For several decades it was difficult to imagine there would ever be a wrinkle on Rishi Kapoor’s face. Till a few years ago, he was romancing debutants like Divya Bharti, Zeba Bakhtiar, and Tabu, singing memorable songs in the Alps, bringing into fashion colourful pullovers slung over his shoulders. We thought he was the Dorian Gray of Indian cinema— an ageless, immortal icon of youth, stunning good-looks and energy. And now he is gone. Pinch yourself again; Rishi Kapoor is really no more.
With him is gone also an era. Rishi Kapoor was one of the last reminders of an age when India grooved to the beats of RD Burman’s beats, sang along with Kishore Kumar and that forgotten genius Shailendra Singh, memorised Saahir Ludhianvi’s poetry and dreamt of romancing divas like Dimple Kapadia, Neetu Singh and Sridevi.
He was one of the few surviving links to the age of Manmohan Desai’s lost-and-found stories, of Raj Kapoor’s grand projects, of Yash Chopra’s chiffon-and-Switzerland romances, of multi-starrer cinema where an entire galaxy of stars would take the audience on a journey beyond the make-believe, of a golden age where films would be like Chitrahaar—an endless treat of song and dance.
The mark of a true legend is that their biography should read like the history of their era. Rishi Kapoor was one such legend and a lot more. Who do you remember when you think of Rishi Kapoor? Amitabh Bachchan, his perennial elder brother in a reel-life family where one of the siblings had a drink problem that needed a Vinod Khanna-esque character to resolve? Jeetendra, Rakesh Roshan, Mithun Chakraborty, Rajesh Khanna, Anil Kapoor? Or, does your mind hark back to a long, long time ago when a student with cheeks that resembled, as Saahir wrote, dehakte anaar peeped through the door to see Simi Garewal undress? Does he not remind you of Pran, Prem Nath, Durga Khote, Paintal and almost everybody you can think of?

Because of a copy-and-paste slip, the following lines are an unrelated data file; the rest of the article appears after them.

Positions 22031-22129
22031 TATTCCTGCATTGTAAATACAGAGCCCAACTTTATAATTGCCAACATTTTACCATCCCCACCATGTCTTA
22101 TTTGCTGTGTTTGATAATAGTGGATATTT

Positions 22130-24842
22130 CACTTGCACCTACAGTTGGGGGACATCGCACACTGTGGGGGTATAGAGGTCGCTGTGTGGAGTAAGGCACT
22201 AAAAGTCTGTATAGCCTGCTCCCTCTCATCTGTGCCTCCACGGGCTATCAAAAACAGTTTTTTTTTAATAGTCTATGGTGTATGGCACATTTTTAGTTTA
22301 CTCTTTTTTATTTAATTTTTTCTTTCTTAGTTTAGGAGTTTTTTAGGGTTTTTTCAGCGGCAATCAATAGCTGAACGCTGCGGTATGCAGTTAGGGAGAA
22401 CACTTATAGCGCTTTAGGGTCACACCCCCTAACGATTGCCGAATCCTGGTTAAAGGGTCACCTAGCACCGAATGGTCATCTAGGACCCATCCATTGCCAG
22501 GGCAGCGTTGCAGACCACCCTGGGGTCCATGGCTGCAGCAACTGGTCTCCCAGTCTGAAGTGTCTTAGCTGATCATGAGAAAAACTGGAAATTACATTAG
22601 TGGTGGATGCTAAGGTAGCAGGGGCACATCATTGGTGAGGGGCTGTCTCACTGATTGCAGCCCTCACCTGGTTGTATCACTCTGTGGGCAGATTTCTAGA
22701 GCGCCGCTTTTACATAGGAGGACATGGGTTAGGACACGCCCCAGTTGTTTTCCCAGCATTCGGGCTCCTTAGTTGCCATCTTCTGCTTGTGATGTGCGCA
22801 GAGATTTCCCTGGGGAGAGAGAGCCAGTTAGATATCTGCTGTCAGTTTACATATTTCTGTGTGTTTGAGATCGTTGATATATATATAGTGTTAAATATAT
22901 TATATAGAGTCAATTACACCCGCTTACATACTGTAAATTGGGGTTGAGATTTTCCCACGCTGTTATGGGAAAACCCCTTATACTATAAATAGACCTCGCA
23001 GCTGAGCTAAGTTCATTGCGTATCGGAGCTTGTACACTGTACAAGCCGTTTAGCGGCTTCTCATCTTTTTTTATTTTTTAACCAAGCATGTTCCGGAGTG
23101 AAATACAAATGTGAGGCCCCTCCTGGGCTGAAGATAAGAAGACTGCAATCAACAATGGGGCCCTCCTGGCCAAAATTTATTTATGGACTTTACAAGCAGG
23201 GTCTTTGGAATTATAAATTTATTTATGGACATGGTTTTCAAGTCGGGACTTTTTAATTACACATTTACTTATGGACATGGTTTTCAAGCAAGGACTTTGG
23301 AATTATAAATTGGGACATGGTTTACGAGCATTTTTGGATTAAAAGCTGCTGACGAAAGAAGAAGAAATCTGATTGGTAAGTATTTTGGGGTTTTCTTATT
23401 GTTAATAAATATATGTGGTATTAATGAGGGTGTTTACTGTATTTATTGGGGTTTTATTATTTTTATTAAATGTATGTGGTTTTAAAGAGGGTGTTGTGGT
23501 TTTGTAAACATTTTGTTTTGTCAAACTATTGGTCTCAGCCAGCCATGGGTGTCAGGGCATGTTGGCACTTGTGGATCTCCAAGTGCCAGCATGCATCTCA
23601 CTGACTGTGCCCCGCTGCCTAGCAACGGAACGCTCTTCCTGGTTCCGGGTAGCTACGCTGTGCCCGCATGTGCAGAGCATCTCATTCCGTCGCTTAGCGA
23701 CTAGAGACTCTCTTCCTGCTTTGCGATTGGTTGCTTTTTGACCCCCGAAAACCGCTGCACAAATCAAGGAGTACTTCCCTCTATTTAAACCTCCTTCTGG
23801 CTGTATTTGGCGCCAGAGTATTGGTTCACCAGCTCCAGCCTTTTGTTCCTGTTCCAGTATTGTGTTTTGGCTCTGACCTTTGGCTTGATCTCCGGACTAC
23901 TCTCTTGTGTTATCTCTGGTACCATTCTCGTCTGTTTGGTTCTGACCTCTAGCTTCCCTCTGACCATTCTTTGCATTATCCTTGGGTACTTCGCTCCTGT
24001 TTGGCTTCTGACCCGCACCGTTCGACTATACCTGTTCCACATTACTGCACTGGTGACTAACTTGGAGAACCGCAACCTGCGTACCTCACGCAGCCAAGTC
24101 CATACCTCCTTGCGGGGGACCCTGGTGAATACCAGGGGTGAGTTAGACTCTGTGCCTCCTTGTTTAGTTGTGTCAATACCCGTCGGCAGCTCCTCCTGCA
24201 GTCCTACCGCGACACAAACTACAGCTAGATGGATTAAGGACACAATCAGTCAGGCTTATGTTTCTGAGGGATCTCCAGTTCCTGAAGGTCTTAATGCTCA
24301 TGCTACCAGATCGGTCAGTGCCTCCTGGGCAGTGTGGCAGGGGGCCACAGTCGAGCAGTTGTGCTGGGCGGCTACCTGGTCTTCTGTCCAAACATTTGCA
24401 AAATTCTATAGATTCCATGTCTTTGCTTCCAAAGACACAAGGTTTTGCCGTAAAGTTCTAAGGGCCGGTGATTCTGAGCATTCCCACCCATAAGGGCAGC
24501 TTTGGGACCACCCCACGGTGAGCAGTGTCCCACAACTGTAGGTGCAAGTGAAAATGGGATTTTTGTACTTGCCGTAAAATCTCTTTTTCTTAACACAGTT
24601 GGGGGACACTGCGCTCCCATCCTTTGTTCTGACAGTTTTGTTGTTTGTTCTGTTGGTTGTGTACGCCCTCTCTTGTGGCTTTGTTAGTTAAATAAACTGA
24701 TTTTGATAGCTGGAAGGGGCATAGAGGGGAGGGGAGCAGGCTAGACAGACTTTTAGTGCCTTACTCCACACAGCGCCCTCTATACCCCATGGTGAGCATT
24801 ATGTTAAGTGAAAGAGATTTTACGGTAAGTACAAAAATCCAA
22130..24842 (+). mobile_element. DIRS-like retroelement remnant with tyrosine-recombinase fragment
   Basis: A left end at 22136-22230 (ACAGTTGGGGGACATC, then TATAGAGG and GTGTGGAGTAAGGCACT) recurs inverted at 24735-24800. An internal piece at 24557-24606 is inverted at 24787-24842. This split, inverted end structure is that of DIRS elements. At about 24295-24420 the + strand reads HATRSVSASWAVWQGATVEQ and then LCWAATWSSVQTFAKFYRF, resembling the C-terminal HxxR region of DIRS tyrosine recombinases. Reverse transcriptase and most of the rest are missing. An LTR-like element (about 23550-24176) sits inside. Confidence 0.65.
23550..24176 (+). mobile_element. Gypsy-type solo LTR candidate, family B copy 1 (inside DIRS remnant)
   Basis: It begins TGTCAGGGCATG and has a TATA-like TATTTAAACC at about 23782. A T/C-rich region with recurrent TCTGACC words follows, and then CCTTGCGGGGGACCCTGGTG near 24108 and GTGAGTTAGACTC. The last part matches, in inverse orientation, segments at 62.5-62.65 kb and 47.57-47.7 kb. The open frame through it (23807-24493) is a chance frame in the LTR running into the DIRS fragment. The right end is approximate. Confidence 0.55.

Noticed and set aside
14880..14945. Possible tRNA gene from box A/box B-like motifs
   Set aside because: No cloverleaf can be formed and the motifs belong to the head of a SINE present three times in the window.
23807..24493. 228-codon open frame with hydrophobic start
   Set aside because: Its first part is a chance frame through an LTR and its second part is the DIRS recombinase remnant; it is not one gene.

Rishi Kapoor wasn’t just history in motion, he was also geography. Watch his cinema again—it will take you not just to Zurich, Geneva and London, but also the tulip gardens of Srinagar, the meadows of Pahalgam and the breath-taking beauty of the Himalayan valleys.
“Prem naam hai mera, Prem Chopra,” Prem Chopra (who else) famously said in Rishi Kapoor’s Bobby. He was wrong; the name of Prem (love) was and will always be Rishi Kapoor. Picture him flirting with Neetu Singh in Kabhi Kabhie, burning the screen with his charm in that timeless Ludhianvi-Khayyam song Tera Phoolon Jaisa Rang, imagine him strumming the guitar on a Goa beach, serenading Dimple Kapadia in Saagar, or exploding with megatonnes of energy as he warns ‘Bachna ae Haseenon’ and you’d know the R in Rishi was actually for Romance.
Like all great journeys, Rishi Kapoor’s cinematic odyssey began with a necessity. His father Raj Kapoor, the greatest showman of Indian cinema, was heavily in debt after the failure of Mera Naam Joker. To bring himself out of the financial mess, he needed a new template for his outdated tramp-with-a-good-heart cinema, and for the new paradigm a new face.
Rishi Kapoor was barely out of his teens then, his whiskers had just about started descending down his cheeks. With his flaming pomegranate like cheeks, ruby-red lips and dreamy eyes, he resembled the picture of vulnerability. (Watch Aruna Irani try to seduce him and you’d know what I mean). Raj Kapoor hit on this avant-garde idea of making this innocent, just-out of-school boy with a hint of flab—Dimple ribs him in the film by calling him “Dibba” —to do the unthinkable—first get locked up in a room with a girl and throw away the key, and then elope with a girl. It was young, it was fresh, it was erotic, and it was scandalous. But, it was also a hoot.